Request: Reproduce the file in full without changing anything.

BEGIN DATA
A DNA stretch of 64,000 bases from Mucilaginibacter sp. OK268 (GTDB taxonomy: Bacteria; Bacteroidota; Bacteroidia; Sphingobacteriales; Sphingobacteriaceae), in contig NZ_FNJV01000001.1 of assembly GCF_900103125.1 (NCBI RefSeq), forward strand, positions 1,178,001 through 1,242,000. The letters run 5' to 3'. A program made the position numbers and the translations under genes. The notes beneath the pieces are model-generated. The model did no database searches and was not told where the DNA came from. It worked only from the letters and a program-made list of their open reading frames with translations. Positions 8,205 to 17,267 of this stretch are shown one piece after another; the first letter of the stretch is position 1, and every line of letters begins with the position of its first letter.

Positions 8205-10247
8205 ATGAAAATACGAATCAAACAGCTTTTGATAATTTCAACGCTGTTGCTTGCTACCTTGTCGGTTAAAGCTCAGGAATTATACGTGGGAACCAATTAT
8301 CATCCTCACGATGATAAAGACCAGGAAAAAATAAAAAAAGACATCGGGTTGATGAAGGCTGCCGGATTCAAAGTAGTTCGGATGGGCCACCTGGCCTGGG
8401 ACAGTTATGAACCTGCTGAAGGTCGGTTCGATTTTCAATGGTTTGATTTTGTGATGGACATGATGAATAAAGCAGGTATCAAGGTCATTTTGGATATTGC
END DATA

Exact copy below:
A DNA stretch of 64,000 bases from Mucilaginibacter sp. OK268 (GTDB taxonomy: Bacteria; Bacteroidota; Bacteroidia; Sphingobacteriales; Sphingobacteriaceae), in contig NZ_FNJV01000001.1 of assembly GCF_900103125.1 (NCBI RefSeq), forward strand, positions 1,178,001 through 1,242,000. The letters run 5' to 3'. A program made the position numbers and the translations under genes. The notes beneath the pieces are model-generated. The model did no database searches and was not told where the DNA came from. It worked only from the letters and a program-made list of their open reading frames with translations. Positions 8,205 to 17,267 of this stretch are shown one piece after another; the first letter of the stretch is position 1, and every line of letters begins with the position of its first letter.

Positions 8205-10247
8205 ATGAAAATACGAATCAAACAGCTTTTGATAATTTCAACGCTGTTGCTTGCTACCTTGTCGGTTAAAGCTCAGGAATTATACGTGGGAACCAATTAT
8301 CATCCTCACGATGATAAAGACCAGGAAAAAATAAAAAAAGACATCGGGTTGATGAAGGCTGCCGGATTCAAAGTAGTTCGGATGGGCCACCTGGCCTGGG
8401 ACAGTTATGAACCTGCTGAAGGTCGGTTCGATTTTCAATGGTTTGATTTTGTGATGGACATGATGAATAAAGCAGGTATCAAGGTCATTTTGGATATTGC